Tuesday, July 30, 2013

Love (Isaiah's Doxology, Part IV)

"He has clothed me...He has covered me...like a bridegroom...like a bride...." Is. 61:10-11

Love is the key. (Get it?)
Isaiah's metaphor for our new identity and function point us to something in addition to that purpose and function: our purpose and function are not simply a matter of duty. Remember, he could have used any metaphor he wanted. His word choices prove that: "decks" means "to meditate" and carries the image of church service as well as a wedding, and "jewels" means any prearranged thing, even the garb and tools of a worker going to work. Yet he did not use those images, images of duty and work. He chose instead the images of a bride and groom, images of love.

You missed a spot.
Now, it is true that a bride and groom have a duty to give, both in the wedding and in the marriage. But that exception only proves the rule: we expect them to fulfill their duty because we assume that they love each other and will gladly give their best to each other. If they failed or deliberately faltered in their duty towards each other, we would feel a sense of disappointment. However, if they did their duty only out of duty and nothing more, then we would feel the same thing. We would feel as if something had been missed, left out. The situation suggested and called for more than mere dutifulness or efficiency. It called for love, a much deeper and solid thing. Love is the only sure foundation for dutiful action, because it alone can keep the fires burning for years to come.

As we adore...
Just as a bride and groom have an identity and function out of love, so too do those whom God has redeemed. Their purpose and function is done out of love, because it came from love. It was Love that redeemed totally and absolutely (John 3:16; Rom. 5:6-11; I John 4:7-10). He wrapped His people in salvation and righteousness just like a groom is decked out for his bride (and vice versa). The groom decks himself (or is decked) out of love for the bride, and because of that love he is decked in his finest, in all that makes the bride happy. Likewise the bride adorns (or is adorned) out of love for the groom, and because of that love she adorns herself with beauty, with all that makes the groom happy. Every action belongs to love. It is a mutual reception of joy, each giving to and receiving from each other out of love for each other. That is the image Isaiah is going for, that God is going for through him. God has decked His people out in the best that He has: a salvation and righteousness all-encompassing and overwhelming. And as He has given His best out of love, so too His people give back their best out of love. To do it for any lesser or other reason would be a corruption of the whole relationship.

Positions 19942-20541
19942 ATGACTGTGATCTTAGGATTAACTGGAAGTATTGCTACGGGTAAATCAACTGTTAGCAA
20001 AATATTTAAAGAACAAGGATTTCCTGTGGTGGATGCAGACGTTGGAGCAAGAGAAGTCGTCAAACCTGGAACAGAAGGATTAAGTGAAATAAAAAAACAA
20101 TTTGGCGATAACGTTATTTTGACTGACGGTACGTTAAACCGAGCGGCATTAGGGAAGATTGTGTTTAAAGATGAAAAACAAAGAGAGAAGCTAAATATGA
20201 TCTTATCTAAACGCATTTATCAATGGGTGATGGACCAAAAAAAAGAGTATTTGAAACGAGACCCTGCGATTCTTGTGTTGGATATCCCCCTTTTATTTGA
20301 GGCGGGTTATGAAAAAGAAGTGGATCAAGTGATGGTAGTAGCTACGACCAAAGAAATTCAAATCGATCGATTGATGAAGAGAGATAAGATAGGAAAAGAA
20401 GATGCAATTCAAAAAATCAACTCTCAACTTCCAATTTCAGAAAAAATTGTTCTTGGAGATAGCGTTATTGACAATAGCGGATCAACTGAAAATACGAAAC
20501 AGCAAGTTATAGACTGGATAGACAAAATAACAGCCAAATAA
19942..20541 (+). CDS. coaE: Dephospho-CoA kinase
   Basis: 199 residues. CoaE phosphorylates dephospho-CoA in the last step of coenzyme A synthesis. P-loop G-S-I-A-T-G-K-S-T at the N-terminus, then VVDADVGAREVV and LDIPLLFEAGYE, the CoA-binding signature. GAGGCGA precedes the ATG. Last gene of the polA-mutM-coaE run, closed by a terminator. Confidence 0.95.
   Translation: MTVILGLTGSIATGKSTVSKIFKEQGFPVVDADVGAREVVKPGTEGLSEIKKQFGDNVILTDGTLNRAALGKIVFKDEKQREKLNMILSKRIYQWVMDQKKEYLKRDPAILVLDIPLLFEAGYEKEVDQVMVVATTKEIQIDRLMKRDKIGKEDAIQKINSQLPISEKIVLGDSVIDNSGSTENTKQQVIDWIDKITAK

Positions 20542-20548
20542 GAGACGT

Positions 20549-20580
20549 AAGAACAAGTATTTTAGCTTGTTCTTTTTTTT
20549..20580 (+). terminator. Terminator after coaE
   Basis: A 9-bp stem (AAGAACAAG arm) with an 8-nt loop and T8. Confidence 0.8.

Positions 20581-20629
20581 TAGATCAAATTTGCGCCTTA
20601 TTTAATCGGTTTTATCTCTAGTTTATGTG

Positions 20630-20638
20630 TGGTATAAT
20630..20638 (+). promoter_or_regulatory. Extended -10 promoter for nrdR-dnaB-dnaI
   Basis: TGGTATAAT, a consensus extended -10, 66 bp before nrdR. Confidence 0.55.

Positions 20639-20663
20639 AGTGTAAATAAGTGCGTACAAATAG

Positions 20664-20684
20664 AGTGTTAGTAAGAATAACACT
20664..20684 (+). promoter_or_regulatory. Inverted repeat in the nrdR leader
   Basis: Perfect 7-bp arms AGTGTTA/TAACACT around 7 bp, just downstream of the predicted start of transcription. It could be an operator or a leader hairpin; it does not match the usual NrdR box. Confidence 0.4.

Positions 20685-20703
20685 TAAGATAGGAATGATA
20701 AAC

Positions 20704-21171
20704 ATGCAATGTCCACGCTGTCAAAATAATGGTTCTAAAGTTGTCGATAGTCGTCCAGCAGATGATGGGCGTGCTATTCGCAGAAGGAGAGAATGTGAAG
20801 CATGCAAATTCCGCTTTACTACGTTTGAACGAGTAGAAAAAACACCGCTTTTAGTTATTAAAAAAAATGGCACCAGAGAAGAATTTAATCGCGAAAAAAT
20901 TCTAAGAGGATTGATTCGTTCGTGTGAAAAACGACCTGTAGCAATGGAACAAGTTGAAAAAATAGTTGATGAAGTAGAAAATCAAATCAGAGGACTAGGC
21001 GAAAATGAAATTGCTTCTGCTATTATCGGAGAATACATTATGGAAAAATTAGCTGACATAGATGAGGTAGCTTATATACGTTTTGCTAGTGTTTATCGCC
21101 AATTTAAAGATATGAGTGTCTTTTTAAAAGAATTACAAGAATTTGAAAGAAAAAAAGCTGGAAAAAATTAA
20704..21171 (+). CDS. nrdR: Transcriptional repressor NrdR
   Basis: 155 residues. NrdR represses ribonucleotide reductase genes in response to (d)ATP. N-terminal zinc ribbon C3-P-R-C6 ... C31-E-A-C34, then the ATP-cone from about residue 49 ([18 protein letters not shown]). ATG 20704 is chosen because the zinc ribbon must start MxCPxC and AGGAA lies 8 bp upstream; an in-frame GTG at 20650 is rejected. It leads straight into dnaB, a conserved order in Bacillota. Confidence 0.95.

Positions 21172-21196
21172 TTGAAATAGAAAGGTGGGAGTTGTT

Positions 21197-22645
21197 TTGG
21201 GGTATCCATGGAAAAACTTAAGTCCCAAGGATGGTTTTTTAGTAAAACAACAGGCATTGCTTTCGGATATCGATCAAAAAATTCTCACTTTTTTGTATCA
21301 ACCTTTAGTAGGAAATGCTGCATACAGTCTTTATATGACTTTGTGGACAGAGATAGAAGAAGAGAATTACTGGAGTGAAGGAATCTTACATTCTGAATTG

...so too we adore.
This is where all the "relational" language comes from in Christianity. Having a "relationship" with God may be an overused and abused idea, but it is still the closest to the truth. We were made to love God, saved to love God, and we can only love Him the same way we come to love anyone else: we must begin to know Him. Such knowledge is only possible through His self-disclosed revelations: Nature (Ps. 19:1-4; Rom. 1:19-20) and Natural Law (Rom. 2:12-15), as well as His word (II Tim. 3:16; Heb. 4:12) and Word (Heb. 1:1-4). We must learn who He is and what He loves. We must learn to listen to Him, talk to Him, and spend time with Him. If we are to love God, then we must know God, and if we are to know God, then we must immerse ourselves in His revelations. Spend your time amongst Nature and its beauty. Spend your time studying virtue and truth. Above all, spend your time in His word, learning from His Spirit (I Cor. 2:6-12) and His Son. From that soil your knowledge will grow, and from that your love will grow, and from that and that alone will your activity grow, for truth is the foundation of love, and love is the foundation of life.

-Jon Vowell (c) 2013

Monday, July 22, 2013

Deliberate (Isaiah's Doxology, Part III)

"He has clothed me...He has covered me...as a bridegroom decks himself with ornaments and as a bride adorns herself with her jewels." Is. 61:10-11